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Alongside the health disparities created by class inequalities, there are a number of health disparities created by racism, sexism, ageism, and heterosexism. When health is a commodity, the poor are more likely to experience illness caused by poor diet, to live and work in unhealthy environments, and are less likely to challenge the system. In the United States, a disproportionate number of racial minorities also have less economic power, so they bear a great deal of the burden of poor health. It is not only the poor who suffer from the conflict between dominant and subordinate groups. For many years now, homosexual couples have been denied spousal benefits, either in the form of health insurance or in terms of medical responsibility. Further adding to the issue, doctors hold a disproportionate amount of power in the doctor/patient relationship, which provides them with extensive social and economic benefits.

While conflict theorists are accurate in pointing out certain inequalities in the healthcare system, they do not give enough credit to medical advances that would not have been made without an economic structure to support and reward researchers: a structure dependent on profitability. Additionally, in their criticism of the power differential between doctor and patient, they are perhaps dismissive of the hard-won medical expertise possessed by doctors and not patients, which renders a truly egalitarian relationship more elusive.

Symbolic interactionism

According to theorists working in this perspective, health and illness are both socially constructed. As we discussed in the beginning of the chapter, interactionists focus on the specific meanings and causes people attribute to illness. The term medicalization of deviance    refers to the process that changes “bad” behavior into “sick” behavior. A related process is demedicalization    , in which “sick” behavior is normalized again. Medicalization and demedicalization affect who responds to the patient, how people respond to the patient, and how people view the personal responsibility of the patient (Conrad and Schneider 1992).

An old engraving depicting “King Alcohol” is shown.
In this engraving from the nineteenth century, “King Alcohol” is shown with a skeleton on a barrel of alcohol. The words “poverty,” “misery,” “crime,” and “death” hang in the air behind him. (Photo courtesy of the Library of Congress/Wikimedia Commons)

An example of medicalization is illustrated by the history of how our society views alcohol and alcoholism. During the nineteenth century, people who drank too much were considered bad, lazy people. They were called drunks, and it was not uncommon for them to be arrested or run out of a town. Drunks were not treated in a sympathetic way because, at that time, it was thought that it was their own fault that they could not stop drinking. During the latter half of the twentieth century, however, people who drank too much were increasingly defined as alcoholics: people with a disease or a genetic predisposition to addiction who were not responsible for their drinking. With alcoholism defined as a disease and not a personal choice, alcoholics came to be viewed with more compassion and understanding. Thus, “badness” was transformed into “sickness.”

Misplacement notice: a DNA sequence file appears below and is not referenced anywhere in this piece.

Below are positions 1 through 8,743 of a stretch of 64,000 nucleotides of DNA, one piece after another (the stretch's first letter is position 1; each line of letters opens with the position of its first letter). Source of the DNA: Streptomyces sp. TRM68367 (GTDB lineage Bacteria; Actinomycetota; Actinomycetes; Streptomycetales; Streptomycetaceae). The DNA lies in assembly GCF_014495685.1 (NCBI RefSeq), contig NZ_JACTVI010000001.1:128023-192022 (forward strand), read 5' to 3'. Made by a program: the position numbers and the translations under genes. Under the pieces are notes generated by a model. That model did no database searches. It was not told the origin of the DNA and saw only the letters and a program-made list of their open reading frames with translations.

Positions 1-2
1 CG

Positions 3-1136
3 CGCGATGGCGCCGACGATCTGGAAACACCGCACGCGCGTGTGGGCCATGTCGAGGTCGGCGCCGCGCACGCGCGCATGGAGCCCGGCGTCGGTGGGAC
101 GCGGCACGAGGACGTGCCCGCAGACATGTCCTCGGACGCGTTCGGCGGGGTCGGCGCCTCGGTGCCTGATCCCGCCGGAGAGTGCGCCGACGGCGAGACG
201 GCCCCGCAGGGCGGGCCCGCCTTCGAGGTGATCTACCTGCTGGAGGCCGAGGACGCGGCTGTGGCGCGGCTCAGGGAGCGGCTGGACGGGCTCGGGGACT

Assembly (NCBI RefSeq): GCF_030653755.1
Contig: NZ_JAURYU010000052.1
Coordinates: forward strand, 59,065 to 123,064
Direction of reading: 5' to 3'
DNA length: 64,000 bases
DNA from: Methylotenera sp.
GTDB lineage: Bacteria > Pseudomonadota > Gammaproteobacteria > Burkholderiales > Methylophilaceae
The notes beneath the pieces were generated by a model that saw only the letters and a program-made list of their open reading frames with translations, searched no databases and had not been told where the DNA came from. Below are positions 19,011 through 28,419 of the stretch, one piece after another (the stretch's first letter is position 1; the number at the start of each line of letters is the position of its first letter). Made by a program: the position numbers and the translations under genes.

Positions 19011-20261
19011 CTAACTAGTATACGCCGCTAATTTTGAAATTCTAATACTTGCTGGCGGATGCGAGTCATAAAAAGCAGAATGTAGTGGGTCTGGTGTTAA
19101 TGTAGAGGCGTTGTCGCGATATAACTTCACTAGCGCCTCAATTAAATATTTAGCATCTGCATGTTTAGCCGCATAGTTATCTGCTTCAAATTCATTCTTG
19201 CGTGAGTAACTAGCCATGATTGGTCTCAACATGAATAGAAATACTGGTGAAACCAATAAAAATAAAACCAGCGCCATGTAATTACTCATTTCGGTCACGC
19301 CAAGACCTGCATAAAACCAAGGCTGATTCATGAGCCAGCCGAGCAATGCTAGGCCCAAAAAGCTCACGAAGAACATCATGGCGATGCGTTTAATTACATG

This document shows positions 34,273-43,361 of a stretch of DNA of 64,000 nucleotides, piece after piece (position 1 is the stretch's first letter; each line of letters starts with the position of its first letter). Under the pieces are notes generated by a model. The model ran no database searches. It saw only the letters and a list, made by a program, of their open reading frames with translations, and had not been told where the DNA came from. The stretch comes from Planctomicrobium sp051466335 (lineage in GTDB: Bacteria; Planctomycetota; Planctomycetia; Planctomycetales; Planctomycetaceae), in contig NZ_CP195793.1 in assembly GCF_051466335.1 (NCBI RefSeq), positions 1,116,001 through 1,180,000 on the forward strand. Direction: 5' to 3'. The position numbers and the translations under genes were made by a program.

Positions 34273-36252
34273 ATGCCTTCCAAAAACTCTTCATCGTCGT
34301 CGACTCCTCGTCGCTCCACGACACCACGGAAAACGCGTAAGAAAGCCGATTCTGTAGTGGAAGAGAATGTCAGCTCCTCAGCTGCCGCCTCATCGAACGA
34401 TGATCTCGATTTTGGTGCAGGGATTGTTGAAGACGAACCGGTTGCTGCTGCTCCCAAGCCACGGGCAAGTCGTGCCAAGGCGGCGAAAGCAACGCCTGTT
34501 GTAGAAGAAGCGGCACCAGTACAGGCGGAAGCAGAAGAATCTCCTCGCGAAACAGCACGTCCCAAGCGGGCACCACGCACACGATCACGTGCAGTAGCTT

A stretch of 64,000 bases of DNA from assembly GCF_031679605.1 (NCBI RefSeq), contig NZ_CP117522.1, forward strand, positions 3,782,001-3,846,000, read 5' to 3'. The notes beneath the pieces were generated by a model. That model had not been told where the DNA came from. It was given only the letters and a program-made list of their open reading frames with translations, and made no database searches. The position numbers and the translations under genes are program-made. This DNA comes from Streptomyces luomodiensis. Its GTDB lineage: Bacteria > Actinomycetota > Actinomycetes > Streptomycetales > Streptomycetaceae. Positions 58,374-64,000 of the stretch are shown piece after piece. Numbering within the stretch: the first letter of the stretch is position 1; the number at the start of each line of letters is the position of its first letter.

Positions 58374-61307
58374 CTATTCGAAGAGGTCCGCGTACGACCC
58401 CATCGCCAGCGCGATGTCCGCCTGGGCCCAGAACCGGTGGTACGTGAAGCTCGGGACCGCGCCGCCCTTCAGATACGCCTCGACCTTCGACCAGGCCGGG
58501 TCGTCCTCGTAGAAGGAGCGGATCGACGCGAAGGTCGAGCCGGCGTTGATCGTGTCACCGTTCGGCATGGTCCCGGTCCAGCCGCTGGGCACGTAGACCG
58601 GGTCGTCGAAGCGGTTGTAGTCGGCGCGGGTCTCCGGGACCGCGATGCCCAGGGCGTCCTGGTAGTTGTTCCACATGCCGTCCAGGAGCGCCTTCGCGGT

There are numerous examples of demedicalization in history as well. During the Civil War era, slaves who frequently ran away from their owners were diagnosed with a mental disorder called drapetomania . This has since been reinterpreted as a completely appropriate response to being enslaved. A more recent example is homosexuality, which was labeled a mental disorder or a sexual orientation disturbance by the American Psychological Association until 1973.

While interactionism does acknowledge the subjective nature of diagnosis, it is important to remember who most benefits when a behavior becomes defined as illness. Pharmaceutical companies make billions treating illnesses such as fatigue, insomnia, and hyperactivity that may not actually be illnesses in need of treatment, but opportunities for companies to make more money.

Summary

While the functionalist perspective looks at how health and illness fit into a fully functioning society, the conflict perspective is concerned with how health and illness fit into the oppositional forces in society. The interactionist perspective is concerned with how social interactions construct ideas of health and illness.

Short answer

Which theoretical perspective do you think best explains the sociology of health? Why?

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What examples of medicalization and demedicalization can you think of?

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Further research

Should alcoholism and other addictions be medicalized? Read and watch a dissenting view: (External Link)

References

Conrad, Peter, and Joseph W. Schneider. 1992. Deviance and Medicalization: From Badness to Sickness . Philadelphia, PA: Temple University Press

Parsons, Talcott. 1951. The Social System . Glencoe, IL: Free Press.

Scheff, Thomas. 1963. “The Role of the Mentally Ill and the Dynamics of Mental Disorder.” Sociometry 26:436–453.

Questions & Answers

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Source:  OpenStax, Introduction to sociology 2e. OpenStax CNX. Jan 20, 2016 Download for free at http://legacy.cnx.org/content/col11762/1.6
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